For anyone interested in knowing more about the military options, Anthony
Cordesman of the Centre for Strategic and International Studies explores
them in detail in his paper, What is next in Iraq.

When Rumsfeld and Bremer say there is no need for extra troops, what they
really mean is that it is preferable to tolerate the current level of
casualties and sabotage than it is to expand the security force. They are
also gambling on a gradual reduction in violence as those responsible for
attacks are rounded up or killed, and hidden supplies of explosives and
ammunition start to run out.

The danger, of course, is that it won't turn out like that. Most of the
trouble so far has come from Sunni Arabs around Baghdad but the Shia
communities - who form the majority - now look increasingly restive. And
then there are the foreign militants, an unknown quantity at present and
potentially a highly destabilising influence. Efforts to placate ordinary
Iraqis by repairing the country's infrastructure could also worsen the
security situation, by creating more soft targets in need of protection.

There is another danger to stability in Iraq that is less often mentioned.
It is Bremer's Coalition Provisional Authority. The CPA is the temporary
civilian power, but it is not just paving the way for a new Iraqi
government. It is trying to reshape the country by implementing the
neo-conservatives' "clean break" philosophy.

"Clean break" is a truly revolutionary approach. There are no quick fixes.
If something doesn't work, you knock it down and start again. One example
of this is the extreme lengths that de-Baathification has gone to. Ghassan
Salamé, a UN political advisor in Iraq reported that 1,832 university
professors and 14,000 secondary school heads had been sacked, even though
most of them had only joined the Baath party in order to get a job.

According to the French magazine, Le Nouvel Observateur, it's much the same
with dentists. But if you've got toothache, you don't really care whether
the man with the drill is a Baathist or not.

Politics apart, there is certainly a lot that ought to change in Iraq:
rooting out corruption, making government accountable and transparent, etc,
etc, etc. But as a maximalist approach, "clean break" also maximises the
risk of failure. The neo-conservatives are wedded to it because of their
wider agenda - to create a western-orientated democracy in Iraq that can be
exported to Iran, Syria and other "problem" countries in the region.

But turning Iraq into a neo-conservative paradise - a process
euphemistically and patronisingly described as "nation-building" - cannot
be done in a hurry, and that is the heart of the CPA's problem. Bremer
keeps urging patience, but time is not on his side.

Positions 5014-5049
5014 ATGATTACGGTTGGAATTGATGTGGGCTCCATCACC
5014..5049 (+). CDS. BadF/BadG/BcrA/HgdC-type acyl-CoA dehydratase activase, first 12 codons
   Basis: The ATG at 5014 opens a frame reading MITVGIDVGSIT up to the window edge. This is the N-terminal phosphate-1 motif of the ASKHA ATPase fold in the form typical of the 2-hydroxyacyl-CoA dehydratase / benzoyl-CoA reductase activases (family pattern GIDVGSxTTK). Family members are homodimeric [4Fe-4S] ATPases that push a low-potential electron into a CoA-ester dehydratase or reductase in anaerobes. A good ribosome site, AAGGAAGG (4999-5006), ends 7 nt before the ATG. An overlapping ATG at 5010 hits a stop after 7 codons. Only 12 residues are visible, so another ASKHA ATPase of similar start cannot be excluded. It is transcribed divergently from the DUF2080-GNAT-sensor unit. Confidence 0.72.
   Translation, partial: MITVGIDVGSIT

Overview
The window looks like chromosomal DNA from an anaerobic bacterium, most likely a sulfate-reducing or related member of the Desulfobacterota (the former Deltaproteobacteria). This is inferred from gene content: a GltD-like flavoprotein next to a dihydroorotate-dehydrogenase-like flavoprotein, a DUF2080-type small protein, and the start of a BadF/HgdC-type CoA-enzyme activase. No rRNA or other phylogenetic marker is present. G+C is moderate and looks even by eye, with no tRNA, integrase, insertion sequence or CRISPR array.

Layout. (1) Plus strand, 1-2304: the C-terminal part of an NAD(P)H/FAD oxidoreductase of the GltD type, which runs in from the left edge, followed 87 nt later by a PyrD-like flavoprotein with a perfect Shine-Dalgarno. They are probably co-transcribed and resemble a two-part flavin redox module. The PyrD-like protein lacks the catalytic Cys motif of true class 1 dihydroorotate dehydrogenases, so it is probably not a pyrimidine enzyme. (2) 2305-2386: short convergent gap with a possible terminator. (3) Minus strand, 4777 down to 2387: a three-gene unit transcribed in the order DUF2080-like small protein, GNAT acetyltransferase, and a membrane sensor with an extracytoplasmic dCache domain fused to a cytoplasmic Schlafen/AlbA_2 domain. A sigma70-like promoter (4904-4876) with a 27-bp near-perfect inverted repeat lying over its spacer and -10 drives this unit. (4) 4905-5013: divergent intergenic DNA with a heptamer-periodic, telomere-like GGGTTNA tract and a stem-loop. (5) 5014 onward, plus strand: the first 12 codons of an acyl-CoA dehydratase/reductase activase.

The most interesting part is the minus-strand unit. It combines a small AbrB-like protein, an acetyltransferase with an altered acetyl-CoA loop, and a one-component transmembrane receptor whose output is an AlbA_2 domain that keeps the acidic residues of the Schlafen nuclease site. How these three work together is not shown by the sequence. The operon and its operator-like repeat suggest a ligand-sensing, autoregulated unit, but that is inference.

The main political divide in Iraq at present is not between Sunni and Shia,
or between Arabs and Kurds. It is between those who are willing to accept
the US occupation in good faith and those who aren't. Currently, the US
still has the benefit of the doubt, but the longer it seeks to retain
control, the more that will change.

US reluctance to cede control to Iraqis stems from a fear that the wrong
sort of people might get into power and blow the project off course. But
delays can blow it off course too. Iraqi members of the new governing
council - a largely cosmetic body despite its name - must consider their
own credibility with the electorate. There's a limit to how long they can
co-operate with the US and have nothing to show for it.

Not ceding control to Iraqis also creates another problem. It ensures that
all the many grievances and grumbles of ordinary people are directed
against the United States. Giving real power to the governing council would
redirect complaints and focus attention on possible solutions. A report,
Governing Iraq, issued yesterday by the International Crisis Group,
highlighted the CPA's problems.

"It is not realistic, on all available evidence to date," it said, "to
expect the CPA to be capable by itself of adequately caring for the
population's essential needs and successfully ruling Iraq. Nor is it
realistic to imagine that Iraqis will view the present interim governing
council as a credible, legitimate and empowered institution."

The report proposed restricting the CPA's activities to overseeing
security, law and order, and reconstruction. The governing council would
then take charge of day-to-day government through an appointed cabinet, and
would become accountable not to the CPA but to the UN.

That, of course, would be a bitter pill for Bush to swallow, and it would
signal the end of the neo-conservative daydream. But it might be the only
way to avoid the F-word.